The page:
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Tips on preparing to migrate from Win 7 32-bit to Win 7 64 bit RRS feed

  • Question

  • Hi,

    A couple of things are prompting me to migrate from 32 bit to 64 bit w/Win 7. First, I'd like to take advantage of all 4 GB of RAM I have and to be ready for when I add an additional 4 GB of RAM later this year. Second, there have been some unusual system instability matters to deal with ever since I used Vista Services Optimizer. I've already uninstalled that piece of software but the effects are still the same: Sometimes, such as when running my PC overnight for tasks which take a 3+ hours to complete (ie, backing up my computer or running a full disck check on my drive), I'll find the computer to have shutdown due to a BSOD instead of being in Sleep mode after the idle time upon completion of its task.

     

    I've used the Win 7 Easy Transfer software to backup user accounts on my computer as well as have current full system backups via Windows Backup and Symantec Backup Exec System Recovery 2010.

    With installing Win 7 64 bit, I know I need to do a custom install, but is there a possibility that restoring settings via Windows Easy Transfer might re-introduce the problems I believe Vista Services Optimizer caused to my system? I've got all my software install applications and discs and serial numbers as well (plus I've checked them all for 64 bit compatibility and all pass with flying colors). Those that don't are not being reinstalled until I upgrade them.

    Thanks for your thoughts!

    Eric

    Monday, June 28, 2010 10:08 PM

Answers

  • With low price of disk drives nowadays, I developed a practice to replace the disk alltogether when I reinstall my system(s). In fact, I cycle them. When I reinstall, I would:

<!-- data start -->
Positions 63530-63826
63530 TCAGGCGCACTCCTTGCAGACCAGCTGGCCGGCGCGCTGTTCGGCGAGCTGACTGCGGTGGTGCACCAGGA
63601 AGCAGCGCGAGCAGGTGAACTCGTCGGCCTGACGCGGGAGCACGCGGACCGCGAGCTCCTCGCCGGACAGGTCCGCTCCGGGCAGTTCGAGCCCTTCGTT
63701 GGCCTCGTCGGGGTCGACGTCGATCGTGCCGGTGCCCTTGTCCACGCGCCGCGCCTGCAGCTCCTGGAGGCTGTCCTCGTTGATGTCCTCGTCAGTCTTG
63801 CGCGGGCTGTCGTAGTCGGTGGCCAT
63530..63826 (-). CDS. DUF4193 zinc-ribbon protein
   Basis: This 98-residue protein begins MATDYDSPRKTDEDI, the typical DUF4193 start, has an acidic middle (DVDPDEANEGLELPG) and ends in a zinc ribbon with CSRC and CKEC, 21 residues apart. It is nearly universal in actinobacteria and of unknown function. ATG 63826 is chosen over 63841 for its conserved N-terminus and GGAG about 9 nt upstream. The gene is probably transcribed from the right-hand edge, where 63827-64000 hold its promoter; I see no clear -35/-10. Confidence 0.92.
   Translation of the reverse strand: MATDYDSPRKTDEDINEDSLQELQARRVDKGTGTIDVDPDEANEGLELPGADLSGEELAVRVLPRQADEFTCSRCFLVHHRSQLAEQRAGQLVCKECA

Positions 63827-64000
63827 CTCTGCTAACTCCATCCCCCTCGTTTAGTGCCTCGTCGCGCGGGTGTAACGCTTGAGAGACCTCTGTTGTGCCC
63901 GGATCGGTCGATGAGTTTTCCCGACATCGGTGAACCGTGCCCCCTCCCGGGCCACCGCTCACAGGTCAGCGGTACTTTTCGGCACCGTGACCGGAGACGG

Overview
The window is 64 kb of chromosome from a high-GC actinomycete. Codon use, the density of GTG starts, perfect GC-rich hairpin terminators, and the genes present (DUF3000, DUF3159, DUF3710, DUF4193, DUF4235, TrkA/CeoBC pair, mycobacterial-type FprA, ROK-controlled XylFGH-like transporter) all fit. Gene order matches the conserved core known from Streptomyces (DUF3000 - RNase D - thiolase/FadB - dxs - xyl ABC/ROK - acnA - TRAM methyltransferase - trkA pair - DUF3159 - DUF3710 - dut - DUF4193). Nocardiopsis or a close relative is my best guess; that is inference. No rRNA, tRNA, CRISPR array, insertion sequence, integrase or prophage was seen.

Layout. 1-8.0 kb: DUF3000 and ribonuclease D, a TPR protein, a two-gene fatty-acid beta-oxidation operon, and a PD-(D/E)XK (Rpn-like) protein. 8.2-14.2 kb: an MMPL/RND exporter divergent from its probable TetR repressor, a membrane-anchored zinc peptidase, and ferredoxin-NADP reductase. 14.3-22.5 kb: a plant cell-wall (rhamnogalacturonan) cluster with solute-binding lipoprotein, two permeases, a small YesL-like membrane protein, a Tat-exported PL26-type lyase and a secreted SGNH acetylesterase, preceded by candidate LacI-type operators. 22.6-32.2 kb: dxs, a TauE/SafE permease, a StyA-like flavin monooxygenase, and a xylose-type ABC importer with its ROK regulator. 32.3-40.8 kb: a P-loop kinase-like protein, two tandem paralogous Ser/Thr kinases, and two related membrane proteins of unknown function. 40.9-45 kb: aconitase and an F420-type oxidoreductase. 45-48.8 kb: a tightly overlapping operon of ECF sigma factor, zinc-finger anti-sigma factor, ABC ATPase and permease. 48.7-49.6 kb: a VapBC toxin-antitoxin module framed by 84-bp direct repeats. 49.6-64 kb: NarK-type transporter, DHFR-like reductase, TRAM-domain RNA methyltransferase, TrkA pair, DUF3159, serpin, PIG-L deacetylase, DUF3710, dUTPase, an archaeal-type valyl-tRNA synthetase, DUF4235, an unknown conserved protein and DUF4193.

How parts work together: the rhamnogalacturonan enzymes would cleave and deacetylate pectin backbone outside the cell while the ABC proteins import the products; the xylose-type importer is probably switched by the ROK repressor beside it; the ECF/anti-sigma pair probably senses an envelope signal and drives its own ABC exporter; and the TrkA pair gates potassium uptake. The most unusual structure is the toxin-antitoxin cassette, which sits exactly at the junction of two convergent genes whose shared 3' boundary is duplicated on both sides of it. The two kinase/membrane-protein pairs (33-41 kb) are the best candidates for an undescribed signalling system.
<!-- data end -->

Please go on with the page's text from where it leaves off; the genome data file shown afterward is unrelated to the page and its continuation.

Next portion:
1. Remove original disk from the system.
    2. Install another disk that I used before and which I repartitioned/reformatted.
    3. Install OS.
    4. If everything is OK, I would install removed disk from 1 above as a second (or third disk) in the system.

    After some time, a week or two, if everything is OK, I would delete unneeded data from the original disk (\Windows, \Program Files etc) and consolidate data that I still need. I would move that data to another "data" drive or burn it to DVD's.

    If anything goes wrong, I still have my original disk.

    As far as your question is concerned, if you are satisfied with your settings in the old configuration, you may safely transfer them to the new one. If not, don't transfer. 

    You may create a test account and if everything is OK, you may repeat the transfer with your "real" account. If not, simply delete "test" account and associated profile data and start over. 

    • Marked as answer by sfo_eric Tuesday, June 29, 2010 5:20 PM
    Tuesday, June 29, 2010 8:02 AM
  • Windows Easy Transfer is more concerned with data files than it is with the settings that are configured in Services section of the OS.  I'd think it highly unlikely that you could "move" your problem from one OS to the other by using Windows Easy Transfer. 

    Since you have a multiple full system backups, I think you're good to go...

     


    Mike...
    • Proposed as answer by SenneVL Tuesday, June 29, 2010 1:46 PM